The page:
Despite its ubiquity, social media is still a relatively new concept. As we find more ways than ever to express ourselves to millions of other users—a limited-character tweet, a disappearing video clip, a group message—our understanding of privacy and online ethics has struggled to keep up. Many people still believe that bad online behavior won’t result in real-world consequences. But Roseanne Barr, whose ABC reboot of her sitcom was canceled after she posted a racist tweet, and Harley Barber, who was kicked out of the University of Alabama after posting an Instagram video of her repeatedly saying the n-word, can tell you that’s not the case.

Texas Tech recently experienced its own social media awakening of sorts. On June 21, a Twitter user anonymously posted screenshots of a group message in a GroupMe called “Frat Chat,” in which various students, including the president of the Texas Tech Interfraternity Council, wrote racist messages and comments, including some about killing immigrants. “I’m telling you build a wall, and the us govt. can sell permits for legal hunting on the border and we can make a sport of this, can be a new tax revenue stream for the govt. [sic]read one message.

The screenshots immediately sparked outrage at the university. That same night, Texas Tech put out a tweet calling the messages “abhorrent” and stating that the university was conducting an investigation into the matter. Texas Tech IFC also released a statement on Twitter that the comments in the group chat did not “represent the ideals and values” of the organization or the university. The next morning, the fraternity council announced that they had appointed a new president.

The messages show casual hate and bigotry voiced by Texas Tech students, but unfortunately, their actions aren’t rare. When people forget that online communication has real-life repercussions, they feel free to engage in behavior that they wouldn’t necessarily display in public. “Freedom of online speech does not entail freedom of offline consequences,” says Angeline Close Scheinbaum, an associate professor of psychology and advertising at the University of Texas at Austin and author of The Dark Side of Social Media“There’s something different about television and radio and traditional media and the new age of digital media. The key word is ‘social’—it’s literally media that brings people together. And that’s opened up a floodgate of differences in how media is used and consumed.”

On social media platforms and online comment boards, the distance of a screen provides people with a false sense of anonymity. In the case of messaging apps like GroupMe, there’s an additional sense of what Scheinbaum calls a “perception of privacy.” Unlike Twitter or Instagram, on GroupMe, posts are only visible to members in a chat group, so users may expect that statements made in a group are only visible to like-minded individuals. But the Texas Tech case demonstrates that it only takes one person taking screenshots to reveal the messages to a wider audience.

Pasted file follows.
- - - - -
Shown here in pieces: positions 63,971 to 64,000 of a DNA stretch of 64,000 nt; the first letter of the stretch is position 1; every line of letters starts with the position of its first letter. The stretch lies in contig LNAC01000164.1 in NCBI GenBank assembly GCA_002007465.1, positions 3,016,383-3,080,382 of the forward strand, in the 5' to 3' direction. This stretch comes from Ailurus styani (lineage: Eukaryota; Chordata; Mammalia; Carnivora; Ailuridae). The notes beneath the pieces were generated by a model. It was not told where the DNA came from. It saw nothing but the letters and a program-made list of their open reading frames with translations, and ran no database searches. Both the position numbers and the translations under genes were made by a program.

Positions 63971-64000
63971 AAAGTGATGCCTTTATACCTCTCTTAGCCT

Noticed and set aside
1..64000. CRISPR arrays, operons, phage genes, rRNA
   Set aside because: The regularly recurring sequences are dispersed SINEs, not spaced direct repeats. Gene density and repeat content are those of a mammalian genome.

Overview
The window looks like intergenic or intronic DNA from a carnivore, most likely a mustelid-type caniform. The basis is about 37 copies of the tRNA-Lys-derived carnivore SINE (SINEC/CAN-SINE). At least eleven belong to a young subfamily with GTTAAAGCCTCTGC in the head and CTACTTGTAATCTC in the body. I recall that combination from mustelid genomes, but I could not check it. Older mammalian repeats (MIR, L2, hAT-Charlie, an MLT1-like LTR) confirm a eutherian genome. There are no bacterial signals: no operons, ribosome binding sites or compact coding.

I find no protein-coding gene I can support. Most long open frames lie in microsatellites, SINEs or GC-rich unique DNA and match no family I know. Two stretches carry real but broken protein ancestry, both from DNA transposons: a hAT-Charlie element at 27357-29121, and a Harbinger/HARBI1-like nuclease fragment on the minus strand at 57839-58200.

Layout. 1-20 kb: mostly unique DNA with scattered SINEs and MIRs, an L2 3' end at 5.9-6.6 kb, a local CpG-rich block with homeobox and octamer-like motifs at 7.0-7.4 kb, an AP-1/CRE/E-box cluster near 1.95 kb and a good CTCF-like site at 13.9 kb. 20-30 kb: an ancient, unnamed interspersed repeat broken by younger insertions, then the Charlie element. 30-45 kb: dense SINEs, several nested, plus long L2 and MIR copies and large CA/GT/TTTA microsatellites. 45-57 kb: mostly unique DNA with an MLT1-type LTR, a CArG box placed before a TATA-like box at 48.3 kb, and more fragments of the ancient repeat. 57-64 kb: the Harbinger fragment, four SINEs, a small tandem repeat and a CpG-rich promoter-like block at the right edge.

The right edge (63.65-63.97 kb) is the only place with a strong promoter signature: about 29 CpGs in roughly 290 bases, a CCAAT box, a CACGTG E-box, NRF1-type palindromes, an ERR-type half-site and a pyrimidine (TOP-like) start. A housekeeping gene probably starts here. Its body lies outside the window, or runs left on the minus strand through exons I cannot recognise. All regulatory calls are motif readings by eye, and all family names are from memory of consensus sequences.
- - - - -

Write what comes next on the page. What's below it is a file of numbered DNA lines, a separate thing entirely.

As Scheinbaum sees it, as long as people display offensive and inappropriate behavior online, these situations are inevitable. She believes the important questions are about what happens next: how individuals, institutions, and social media platforms should respond to offensive messages. “What I want to encourage us to do now is think about what are the next steps,” she says, highlighting the roles of individuals and of companies. “What can we do as people? What can we do as social media users, but what can companies do? What is the role of Facebook in all of this? What is the role of GroupMe, [which] is owned by Microsoft? Are they devoid of consequences when things like this happen on their platform? And how are scandals like this going to impact the social media platform?”

At Texas Tech, beyond their initial statement condemning the messages, the university has continued to reiterate its commitment to diversity. In a statement released on July 5, Lawrence Schovanec, president of the university, wrote that the school was continuing its investigation into the messages and that the Division of Diversity, Equity, and Inclusion and the Office of the Dean of Students were reviewing the university’s guidelines in the Code of Student Conduct. Schovanec also wrote that he was addressing calls for more immediate action from the university, but did not provide specifics. “I have conferred extensively with Dr. Sumner, Dean Gregory and general counsel and we have carefully reviewed our options for actions per our Code of Student Conduct and the law,” he writes. “Our Constitution protects the right to speak, even when the nature of the speech is as disturbing as what these individuals wrote in their messages.”

As far as the behavior of individuals, Scheinbaum advises users to remember that online and offline behavior are connected. “Model good behavior offline to encourage good behavior online,” she says. “Especially with young people who’ve grown up as digital natives, it’s important to model empathetic behavior in the real world and appreciating the opinions of others in the real world. If we’re like that in the real world it will translate to the digital world too.”